Swahili House Museum
The Swahili House Museum on Lamu gives visitors a glimpse of the traditional setup of a Swahili home. Houses are usually oblong and built around a small open courtyard. The houses in the few remaining very traditional towns, are single-story buildings, but in a wealthier and crowded town, such as Lamu, most are two-storied and many have three stories – the structurally safe limit.
A story is typically added when the occupying family expands by the marriages of its daughters. In some grander houses the ground floor was occupied by slaves and used as warehouses, and the family members lived above.
Drainage is an important consideration: houses have flat roofs and house drains send the often heavy rainfall into the streets drains, which empty into the sea.
The axis of a typical house runs north and south. The entrance to the courtyard is properly at the north end and the owners private rooms are at the south end. The vagaries of the street layouts mean that a staircase from the front door may twist and change directions so as to end up in the right place.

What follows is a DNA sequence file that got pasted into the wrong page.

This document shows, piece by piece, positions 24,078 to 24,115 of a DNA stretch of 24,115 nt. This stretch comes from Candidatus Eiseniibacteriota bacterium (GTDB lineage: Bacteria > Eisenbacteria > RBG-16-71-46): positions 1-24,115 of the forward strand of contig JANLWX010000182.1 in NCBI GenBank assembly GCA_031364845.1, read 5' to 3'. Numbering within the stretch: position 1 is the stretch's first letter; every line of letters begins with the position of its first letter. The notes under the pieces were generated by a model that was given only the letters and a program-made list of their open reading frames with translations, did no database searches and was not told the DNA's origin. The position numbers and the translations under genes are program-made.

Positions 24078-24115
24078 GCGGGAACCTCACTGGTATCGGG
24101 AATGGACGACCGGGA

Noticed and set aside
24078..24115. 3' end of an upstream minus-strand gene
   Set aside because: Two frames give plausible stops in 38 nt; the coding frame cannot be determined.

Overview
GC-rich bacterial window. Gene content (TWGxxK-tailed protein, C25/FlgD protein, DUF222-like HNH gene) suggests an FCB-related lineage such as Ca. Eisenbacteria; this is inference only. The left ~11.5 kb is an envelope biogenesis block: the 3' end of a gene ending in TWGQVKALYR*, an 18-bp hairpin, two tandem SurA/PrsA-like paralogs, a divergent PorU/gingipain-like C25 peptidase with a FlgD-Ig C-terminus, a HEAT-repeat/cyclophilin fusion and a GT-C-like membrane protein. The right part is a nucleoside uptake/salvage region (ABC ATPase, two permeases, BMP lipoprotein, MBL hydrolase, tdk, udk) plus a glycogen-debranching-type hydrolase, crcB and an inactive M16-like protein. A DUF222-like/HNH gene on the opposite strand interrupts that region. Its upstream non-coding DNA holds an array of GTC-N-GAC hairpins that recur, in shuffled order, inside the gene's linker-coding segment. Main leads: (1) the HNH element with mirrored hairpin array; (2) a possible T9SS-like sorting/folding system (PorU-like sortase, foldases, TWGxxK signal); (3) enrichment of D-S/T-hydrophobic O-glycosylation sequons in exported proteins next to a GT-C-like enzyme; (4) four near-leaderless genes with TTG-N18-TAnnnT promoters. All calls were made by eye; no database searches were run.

The traditional house is a very private place, its outside walls having only holes for ventilation. Light comes from the open courtyard. The entrance is through a large seat-lined porch (daka) raised a foot or two above the street, with a double wooden door traditionally elaborately carved and decorated with geometric or floral and leaf patterns and Quranic inscriptions.